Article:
As mentioned before, the responsibility to investigate and prosecute perpetrators of torture is also set out in the 1984 UN Convention Against Torture, in both article 4 and article 12. The focus on the responsibility, the requirement to investigate is framed as just as important as the need to prevent from being committed. The language is, at first sight, difficult to interpret outside and beyond what was intended by the authors of the Convention, but the US and the UK maintained a political appearance of compliance through blanket denial and loose interpretation. The discourse surrounding political necessity to answer to hideous crimes of terrorism has become the equally as hideous necessity to commit torture, to the point even well-established lawyers felt comfortable detailing a proposal for torture under judicial warrant. Article 2 (2) is very clear: there is no exemption to the absolute prohibition.

UK Home Secretary Theresa May has several times invoked the fact that ISIS posed an unprecedented threat to the security of the United Kingdom and the safety of its citizens and residents. This implies that, despite the threat of violence being more significant than the actual acts of violence themselves on UK territory, ISIS would pose a bigger and more politically consequential threat than the IRA ever did during the Long War. Not only would this place the Terror Orders and the Prevention of Terrorism Acts in a context, not just of constant legal derogations in the name of counter terrorism, but also of political legitimacy in order to respond in proportional terms to IRA actions; it would also make the ISIS threat bigger, therefore the response stronger, more powerful, intrusive, and less likely to be limited and space and time, or subjected to parliamentary or judicial review. The fear that ISIS provokes in western country is so intense that it is reviving what Europe thought it had buried several decades ago.

The report of the Gibson Inquiry identified 30 (!) issues it would have wished to investigate, ranging from unease at raising the issue of torture with the “partner” (the US) to knowledge of the RDI programme from the executive. All 30 issues are paramount to determining criminal responsibility under domestic and international law. All 30 issues remain relevant to this day, as President Obama seeks – and fails – to close Guantanamo, and the UK seeks – and fails – to hold itself compliant with international humanitarian and human rights law while still creating areas of exemption. Through revisiting the Gibson Inquiry report and use it as a basis to re-launch the detainee inquiry, the UK could find itself in the unprecedented position to establish its own domestic system of accountability, truth-seeking, and transparency in the conduct of the war on terror – in line with the abuses it committed in the past and has yet to condemn at judicial level. With Shaker Aamer free, and 6 UK applicants seeking redress and truth in their own rendition to Guantanamo, there is a political responsibility not to let that time window close – and a legal duty to uphold.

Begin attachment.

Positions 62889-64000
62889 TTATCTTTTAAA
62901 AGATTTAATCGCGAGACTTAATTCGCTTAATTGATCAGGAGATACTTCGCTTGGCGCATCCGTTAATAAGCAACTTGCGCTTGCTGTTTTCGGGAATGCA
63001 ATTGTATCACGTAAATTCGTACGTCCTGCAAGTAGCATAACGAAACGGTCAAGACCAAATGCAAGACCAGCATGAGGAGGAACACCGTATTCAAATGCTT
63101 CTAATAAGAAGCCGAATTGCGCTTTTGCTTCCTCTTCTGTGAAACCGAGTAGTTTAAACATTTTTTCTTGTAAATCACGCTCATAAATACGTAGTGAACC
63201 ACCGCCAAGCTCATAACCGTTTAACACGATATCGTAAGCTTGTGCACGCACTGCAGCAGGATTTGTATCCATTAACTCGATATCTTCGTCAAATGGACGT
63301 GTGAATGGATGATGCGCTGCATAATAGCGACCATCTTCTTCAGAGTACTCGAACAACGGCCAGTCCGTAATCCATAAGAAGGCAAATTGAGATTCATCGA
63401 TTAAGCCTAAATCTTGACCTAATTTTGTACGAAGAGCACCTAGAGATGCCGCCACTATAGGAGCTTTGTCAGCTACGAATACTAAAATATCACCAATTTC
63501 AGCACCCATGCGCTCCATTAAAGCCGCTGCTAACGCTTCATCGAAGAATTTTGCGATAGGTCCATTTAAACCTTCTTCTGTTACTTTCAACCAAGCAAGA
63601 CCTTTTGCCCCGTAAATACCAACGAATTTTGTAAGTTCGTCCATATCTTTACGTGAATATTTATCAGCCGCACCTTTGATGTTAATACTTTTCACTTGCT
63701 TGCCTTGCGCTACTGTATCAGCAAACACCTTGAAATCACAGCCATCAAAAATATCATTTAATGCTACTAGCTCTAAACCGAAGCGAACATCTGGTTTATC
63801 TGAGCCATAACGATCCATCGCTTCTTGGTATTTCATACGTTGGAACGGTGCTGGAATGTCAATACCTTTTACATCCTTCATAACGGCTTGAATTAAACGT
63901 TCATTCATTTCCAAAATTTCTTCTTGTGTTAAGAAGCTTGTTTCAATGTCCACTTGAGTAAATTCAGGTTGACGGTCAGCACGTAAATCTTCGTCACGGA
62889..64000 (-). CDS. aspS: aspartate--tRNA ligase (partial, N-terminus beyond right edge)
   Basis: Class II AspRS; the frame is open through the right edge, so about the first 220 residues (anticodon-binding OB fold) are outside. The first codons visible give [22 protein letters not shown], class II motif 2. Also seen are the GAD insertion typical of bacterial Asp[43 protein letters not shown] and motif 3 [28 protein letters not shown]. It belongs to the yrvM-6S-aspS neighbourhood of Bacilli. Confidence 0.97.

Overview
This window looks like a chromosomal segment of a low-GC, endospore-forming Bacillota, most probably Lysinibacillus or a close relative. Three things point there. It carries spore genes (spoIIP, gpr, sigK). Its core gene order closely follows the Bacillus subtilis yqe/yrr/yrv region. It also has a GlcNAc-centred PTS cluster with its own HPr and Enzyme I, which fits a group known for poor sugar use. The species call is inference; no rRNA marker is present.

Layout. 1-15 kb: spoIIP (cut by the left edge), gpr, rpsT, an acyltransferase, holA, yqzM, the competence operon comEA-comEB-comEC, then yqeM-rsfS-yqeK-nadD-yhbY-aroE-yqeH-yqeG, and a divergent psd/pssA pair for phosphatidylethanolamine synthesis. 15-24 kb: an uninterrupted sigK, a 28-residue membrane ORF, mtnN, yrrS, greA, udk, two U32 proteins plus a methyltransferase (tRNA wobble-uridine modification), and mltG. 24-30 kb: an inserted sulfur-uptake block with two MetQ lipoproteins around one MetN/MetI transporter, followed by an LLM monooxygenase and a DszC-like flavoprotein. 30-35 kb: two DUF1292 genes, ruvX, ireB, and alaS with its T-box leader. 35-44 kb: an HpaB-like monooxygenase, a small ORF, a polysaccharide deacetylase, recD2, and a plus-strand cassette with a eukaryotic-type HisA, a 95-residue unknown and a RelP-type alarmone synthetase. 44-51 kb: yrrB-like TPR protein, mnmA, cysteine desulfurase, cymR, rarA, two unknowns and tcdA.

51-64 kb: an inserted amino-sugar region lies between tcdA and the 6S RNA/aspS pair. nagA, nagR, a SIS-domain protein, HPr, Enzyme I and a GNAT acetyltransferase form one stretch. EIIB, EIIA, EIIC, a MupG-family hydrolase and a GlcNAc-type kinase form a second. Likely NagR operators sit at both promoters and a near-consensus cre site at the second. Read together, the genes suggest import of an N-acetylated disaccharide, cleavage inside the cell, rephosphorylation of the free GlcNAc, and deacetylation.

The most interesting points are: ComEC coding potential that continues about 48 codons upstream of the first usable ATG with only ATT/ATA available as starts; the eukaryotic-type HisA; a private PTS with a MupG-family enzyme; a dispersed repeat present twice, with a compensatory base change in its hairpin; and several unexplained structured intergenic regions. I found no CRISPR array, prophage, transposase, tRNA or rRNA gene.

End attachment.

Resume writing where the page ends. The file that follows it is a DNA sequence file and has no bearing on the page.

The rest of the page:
Read the full Detainee Inquiry December 2013 report here

Read the Interim Report of the European Parliament inquiry on CIA rendition here

Read the Marty Report on EU member states and CIA rendition, 2006

Read the Fava Report on EU member states and CIA rendition, 2007

Read the executive summary of the SSCI report on the CIA rendition program, 2014

 

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The collective consciousness and the lingering spectre of torture

Col. Larry James, chief psychologist at Guantanamo, 2003; director of the Behavioral Science Unit at Abu Ghraib, 2004. Retrieved at Newsweek, August 2015

More than the release of the Senate’s “torture report”, one of the defining moments of the American public’s reaction to the CIA’s rendition, detention and interrogation (RDI) program was the moment the New York Times decided to stop using the euphemism of “enhanced interrogation techniques” to describe what was and is blatantly torture. Executive editor Dean Baquet wrote in August 2014,

The word “torture” had a specialized legal meaning as well as a plain-English one. While the methods set off a national debate, the Justice Department insisted that the techniques did not rise to the legal definition of “torture.” The Times described what we knew of the program but avoided a label that was still in dispute, instead using terms like harsh or brutal interrogation methods. (…) Over time, the landscape has shifted. Far more is now understood, such as that the C.I.A. inflicted the suffocation technique called waterboarding 183 times on a single detainee (…) Given those changes, reporters urged that The Times recalibrate its language. I agreed. So from now on, The Times will use the word “torture” to describe incidents in which we know for sure that interrogators inflicted pain on a prisoner in an effort to get information.

I was reminded of this while reading a piece called “Lives by omission” in the latest issue of Harper’s. J.M. Coetzee published exchanges with psychotherapist Arabella Kurtz on the parallels between fiction and psychotherapy. In this particular excerpt, they examine the process of repression, that Freud explained distinguished human beings from beasts. Coetzee writes, “What we gain in repressing what we do not want to remember we have to pay for with the subterranean poisoning of other aspects of our lives.” Later, he provides a torture analogy: